The Next System Programming Language

Innovation in programming language design has been very visible over the last two decades. Java was the catalyst. It introduced many novel concepts such as garbage collection, the Java Virtual Machine and real cross-platform development to the mainstream. It also had cool applets. A few years later Microsoft came out with C# and a little later the scene exploded with dynamic languages like Python and Ruby gaining a lot of traction and real world success. Then, a lot of other languages piggybacked on the JVM and of course JavaScript became the de-facto language of the web. But in the frenzy, good old static, compiled languages were left behind. C++ took its time trying to get with the program and there were no other contenders for the main stage (D is nice, but never became popular).

Enter Mozilla – Mozilla has always created innovative stuff. Firefox was built in C++ on a technology called XPCOM (Cross Platform Component Object Model). This took Microsoft’s very successful COM technology and created a cross-platform version from scratch. A couple of independent cool products were even developed on top of it (Python IDE Komodo from ActiveState). But, it was a very complicated piece of software.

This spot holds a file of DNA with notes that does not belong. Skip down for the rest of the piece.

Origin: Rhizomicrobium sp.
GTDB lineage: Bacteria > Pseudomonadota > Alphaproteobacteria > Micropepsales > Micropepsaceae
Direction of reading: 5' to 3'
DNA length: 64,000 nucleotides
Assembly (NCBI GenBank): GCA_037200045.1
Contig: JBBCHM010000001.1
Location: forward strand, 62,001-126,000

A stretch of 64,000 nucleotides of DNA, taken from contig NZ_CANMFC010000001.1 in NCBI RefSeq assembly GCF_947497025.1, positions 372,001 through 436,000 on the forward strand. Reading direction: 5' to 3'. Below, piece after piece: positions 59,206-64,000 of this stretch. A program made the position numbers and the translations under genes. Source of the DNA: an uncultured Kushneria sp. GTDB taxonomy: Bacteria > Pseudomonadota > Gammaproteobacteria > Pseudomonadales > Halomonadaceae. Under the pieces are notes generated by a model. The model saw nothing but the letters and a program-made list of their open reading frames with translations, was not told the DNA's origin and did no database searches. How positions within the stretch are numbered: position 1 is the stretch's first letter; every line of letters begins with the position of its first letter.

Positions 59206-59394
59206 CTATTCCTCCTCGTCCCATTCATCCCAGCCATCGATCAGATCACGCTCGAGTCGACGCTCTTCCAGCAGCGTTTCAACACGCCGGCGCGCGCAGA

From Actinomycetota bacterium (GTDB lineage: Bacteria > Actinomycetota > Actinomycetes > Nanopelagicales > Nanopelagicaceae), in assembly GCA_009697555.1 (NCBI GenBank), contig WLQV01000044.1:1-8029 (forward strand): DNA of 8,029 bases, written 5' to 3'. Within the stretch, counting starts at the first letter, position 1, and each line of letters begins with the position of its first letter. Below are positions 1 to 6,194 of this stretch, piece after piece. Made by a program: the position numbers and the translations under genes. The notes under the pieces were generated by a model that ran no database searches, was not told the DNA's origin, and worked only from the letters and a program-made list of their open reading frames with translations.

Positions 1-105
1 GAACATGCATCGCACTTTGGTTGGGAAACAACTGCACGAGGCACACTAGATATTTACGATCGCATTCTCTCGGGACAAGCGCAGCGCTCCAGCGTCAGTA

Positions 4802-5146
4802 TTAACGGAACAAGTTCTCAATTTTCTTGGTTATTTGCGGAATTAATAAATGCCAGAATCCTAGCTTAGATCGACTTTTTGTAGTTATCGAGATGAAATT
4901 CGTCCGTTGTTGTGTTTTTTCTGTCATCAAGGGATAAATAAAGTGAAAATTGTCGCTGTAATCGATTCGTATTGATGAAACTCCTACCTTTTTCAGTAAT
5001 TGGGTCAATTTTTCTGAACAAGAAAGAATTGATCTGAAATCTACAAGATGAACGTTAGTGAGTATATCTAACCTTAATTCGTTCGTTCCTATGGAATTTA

Fast forward to today and Mozilla is building a new prototype browser using a new language of its own making, known as Rust. Rust is very unique. It brings memory management to the front and in the process also takes care of concurrent programming. It’s able to detect a slew of issues at compile time that traditionally were discovered only at runtime. It is said – tongue in cheek – that if your program compiles it is correct. The problem is that getting a Rust program to compile is a non-trivial adventure. I played with Rust a little bit and it requires a lot of persistence. Right now, version 1.3 is out. There is an enthusiastic community around Rust and a lot of things are done right. They put a lot of emphasis on documentation. There is support for projects and packaging is not an afterthought (Python’s Achilles’ heel). Rust has great integration with C and other languages, so you can leverage many existing libraries.

I believe Rust is going to be a major player where critical, secure and performance-sensitive code is required. Give it a try, but don’t count on it for serious production code just yet.

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